Ron Abramovich measures water content of snow at More's Creek Summit
More Winter Storms needed to reach normal levelsIdaho City–More’s Creek Summit has just 18 inches of snow, that’s just half as much snow as last year according to the Natural Resources Conservation Service.
“We averaged just 6.3 inches of water today. We’ve been measuring this snow course since 1932 and 12 inches of water is the average. Today we measured 25 inches of snow, but the average is 52 inches of snow,” said NRCS hydrologist Ron Abramovich.
Even though the National Weather Service detected La Nina conditions in the Pacific Ocean last fall, Idaho’s precipitation levels are well below normal December levels according to Abramovich.
“We were off to a good start. We had October rains but then we had a rain in November that melted snowpack at this elevation. Our higher snowtel sights kept the snowpack and their totals are much better. Right now our snowpacks in Western Idaho are just 68 percent of normal,” said Abramovich.
December snow survey shows current snowpacks in Idaho are 45-80% of average but the snowpack in the Idaho backcountry now accounts for just 20% the season total and the mountains are still collecting snow well into May.
“Strong LaNina weather patterns suggest over the years that we will have a catch-up period from late January into February and continuing into the spring," said meteorologist Coleen Haskell. "In terms of water supply, I think we’re just getting started. There’s the LaNina perception is that it should have started earlier. Some might think that the weather is underachieving, but it just began."
NRCS Snow surveys are conducted at the end of each month from December through May to make snow runoff predictions and water supply forecasts used in managing Idaho’s water resources.
“I’m not concerned with these snowpack numbers,” said Abramovich. “Last year the bulk of our snow came in February and March so we’re waiting to see if the La Nina weather pattern kicks in. Currently, the snowpacks across the state are shallow but we’ll have a better look next month. We still have two-thirds of winter catch up,” said Abramovich.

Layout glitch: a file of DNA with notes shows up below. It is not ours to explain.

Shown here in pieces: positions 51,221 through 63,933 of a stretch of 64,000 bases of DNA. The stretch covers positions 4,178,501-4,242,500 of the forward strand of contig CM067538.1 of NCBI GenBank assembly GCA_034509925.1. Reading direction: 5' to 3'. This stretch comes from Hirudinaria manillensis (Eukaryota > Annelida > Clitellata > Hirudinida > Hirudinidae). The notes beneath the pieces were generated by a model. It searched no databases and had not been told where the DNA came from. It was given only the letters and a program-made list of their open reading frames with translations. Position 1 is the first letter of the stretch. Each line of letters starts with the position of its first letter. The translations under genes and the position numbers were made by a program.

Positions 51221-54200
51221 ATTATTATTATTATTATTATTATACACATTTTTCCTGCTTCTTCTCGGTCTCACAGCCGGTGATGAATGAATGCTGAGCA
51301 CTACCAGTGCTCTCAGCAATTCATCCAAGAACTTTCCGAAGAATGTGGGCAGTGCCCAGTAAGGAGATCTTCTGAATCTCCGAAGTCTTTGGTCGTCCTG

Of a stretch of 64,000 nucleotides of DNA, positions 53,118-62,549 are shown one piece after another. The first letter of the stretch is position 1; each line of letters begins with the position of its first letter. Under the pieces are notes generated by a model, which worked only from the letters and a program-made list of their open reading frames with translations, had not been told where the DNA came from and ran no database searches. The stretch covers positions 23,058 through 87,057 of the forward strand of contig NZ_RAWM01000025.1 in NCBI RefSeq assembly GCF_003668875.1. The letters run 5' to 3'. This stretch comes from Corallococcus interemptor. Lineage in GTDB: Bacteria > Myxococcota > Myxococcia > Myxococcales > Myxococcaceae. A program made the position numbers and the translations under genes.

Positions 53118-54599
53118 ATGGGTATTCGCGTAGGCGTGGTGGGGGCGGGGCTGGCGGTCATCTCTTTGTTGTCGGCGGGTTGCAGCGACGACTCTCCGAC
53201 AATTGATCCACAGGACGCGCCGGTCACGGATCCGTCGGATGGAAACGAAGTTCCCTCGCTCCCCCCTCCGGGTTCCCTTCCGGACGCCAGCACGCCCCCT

November, December, and January are generally Idaho's biggest precipitation months, but November and December did not come through. November precipitation amounts were only 20-30% of average across southern Idaho and 40-60% in central and northern Idaho. December temperatures were very cold at many of Idaho’s SNOTEL sites but precipitation ranged from 45% on average to just above average in Eastern Idaho.
“But its very much a different LaNina characteristic this year,” said Haskell. “But keep in mind that they are both LaNina, it just depends on how the atmosphere is responding. In weather terms that means that there is a high-pressure ridge that sat over us the past few weeks. It has blocked all of the weather and deflected storms up North into British Columbia. But it will start breaking down and we’ll start seeing storms again.”
Abramovich says there’s a lot of winter ahead of us.
“The water supply picture will hopefully improve,” added Abramovich. “Above average precipitation will be needed for the next three months to reach average snow water content amounts in the mountains by April,”
The highest snowpacks are 75-80% of average in Eastern Idaho. The lowest snowpacks are 45-55% of average in the Little Wood, Willow, Blackfoot, Portneuf and Bear basins, as well as the Owyhees. Elsewhere, snowpacks are 58-68% of average.